outright. And I'd made damned sure the pilot taught me how to fly it.
    :-D
    Yeah, my friend's ex-Microsoft-employed husband lost his job to an
    overseas firm. Hmm; I wonder if he'll still argue as fervently for
    Microsoft as he used to...
    That's my conclusion. My ex-employer used to ride my case because I
    didn't spend enough time on the phone to various company's tech
    support departments when I has having problems with different things.
    But it's been my experience that the types of problems I get into are
    so far advanced, the calls I have made in times past have been a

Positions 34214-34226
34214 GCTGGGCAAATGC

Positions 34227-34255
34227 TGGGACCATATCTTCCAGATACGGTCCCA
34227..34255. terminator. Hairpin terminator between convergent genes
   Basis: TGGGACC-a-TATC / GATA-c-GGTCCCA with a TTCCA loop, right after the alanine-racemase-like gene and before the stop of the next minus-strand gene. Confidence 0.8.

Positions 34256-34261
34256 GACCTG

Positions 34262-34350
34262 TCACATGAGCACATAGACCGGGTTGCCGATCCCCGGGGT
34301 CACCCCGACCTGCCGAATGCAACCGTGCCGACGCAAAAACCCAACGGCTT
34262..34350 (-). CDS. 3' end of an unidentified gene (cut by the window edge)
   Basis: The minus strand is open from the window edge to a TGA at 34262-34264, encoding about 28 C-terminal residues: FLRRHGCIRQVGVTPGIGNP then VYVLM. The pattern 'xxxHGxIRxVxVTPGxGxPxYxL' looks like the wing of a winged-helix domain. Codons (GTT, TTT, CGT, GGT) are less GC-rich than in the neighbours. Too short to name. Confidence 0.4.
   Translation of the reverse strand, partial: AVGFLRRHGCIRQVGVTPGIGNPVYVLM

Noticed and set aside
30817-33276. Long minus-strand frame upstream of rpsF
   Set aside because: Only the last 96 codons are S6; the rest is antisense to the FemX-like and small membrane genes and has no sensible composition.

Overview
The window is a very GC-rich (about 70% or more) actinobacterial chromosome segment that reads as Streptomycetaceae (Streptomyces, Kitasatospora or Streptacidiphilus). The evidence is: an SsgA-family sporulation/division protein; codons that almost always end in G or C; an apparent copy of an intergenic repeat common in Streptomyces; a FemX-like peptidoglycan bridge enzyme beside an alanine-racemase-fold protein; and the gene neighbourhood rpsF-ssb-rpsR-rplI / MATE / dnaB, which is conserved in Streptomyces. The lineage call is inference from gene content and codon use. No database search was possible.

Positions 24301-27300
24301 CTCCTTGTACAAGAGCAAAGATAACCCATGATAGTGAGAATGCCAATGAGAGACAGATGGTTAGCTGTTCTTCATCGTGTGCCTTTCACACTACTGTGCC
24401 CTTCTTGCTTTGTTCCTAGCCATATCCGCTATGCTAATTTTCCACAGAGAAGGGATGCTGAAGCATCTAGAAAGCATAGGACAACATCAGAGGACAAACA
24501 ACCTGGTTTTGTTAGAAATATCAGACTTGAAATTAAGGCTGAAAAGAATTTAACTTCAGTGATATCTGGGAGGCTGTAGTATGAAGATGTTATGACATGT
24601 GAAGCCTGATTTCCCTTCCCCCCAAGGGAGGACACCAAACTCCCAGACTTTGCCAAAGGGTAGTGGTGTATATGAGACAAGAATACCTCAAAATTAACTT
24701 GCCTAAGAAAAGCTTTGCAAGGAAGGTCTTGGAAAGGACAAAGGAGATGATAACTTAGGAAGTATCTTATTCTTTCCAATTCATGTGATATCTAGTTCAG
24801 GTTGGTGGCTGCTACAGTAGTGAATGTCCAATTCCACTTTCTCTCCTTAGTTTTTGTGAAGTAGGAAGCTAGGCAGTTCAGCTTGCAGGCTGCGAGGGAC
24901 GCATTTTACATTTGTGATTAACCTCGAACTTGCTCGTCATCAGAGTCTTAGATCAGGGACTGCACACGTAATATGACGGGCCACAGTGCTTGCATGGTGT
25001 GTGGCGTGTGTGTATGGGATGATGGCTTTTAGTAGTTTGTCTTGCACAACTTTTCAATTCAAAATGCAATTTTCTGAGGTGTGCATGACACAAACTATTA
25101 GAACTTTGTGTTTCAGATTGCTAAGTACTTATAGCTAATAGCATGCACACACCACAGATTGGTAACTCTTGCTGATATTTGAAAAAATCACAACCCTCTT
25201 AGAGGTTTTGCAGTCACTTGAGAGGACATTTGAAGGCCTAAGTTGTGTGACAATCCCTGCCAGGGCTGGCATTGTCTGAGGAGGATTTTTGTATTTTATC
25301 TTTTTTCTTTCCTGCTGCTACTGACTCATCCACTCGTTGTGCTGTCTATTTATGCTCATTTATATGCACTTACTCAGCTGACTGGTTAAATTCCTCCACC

complete waste of time. Better to get the ball started immediately if
    you're going to have to figure it out yourself, anyway.
    I don't think it will get better.
    At least we are in agreement here. Why do you think DRM is a waste of
    time?
    I don't need to listen to music on my PC, either. It is nice, however,
    that while I'm working on a program or hanging out in Usenet that I
    can be listening to tracks from my CD collection, without having to
    touch a disc. I've got to question the logic of anyone who would watch
    a movie on a PC, though, unless they are in an environment similar to
    a dorm room or the like. I believe in the near future this will
    change, though. I've had my last PC integrated with my entertainment
    center, and I'll be rebuilding a Win98SE box in the near future with
    my old video capture/output card to reintegrate to the entertainment
    center.
    Brilliance in what regard? Nothing I've seen of their software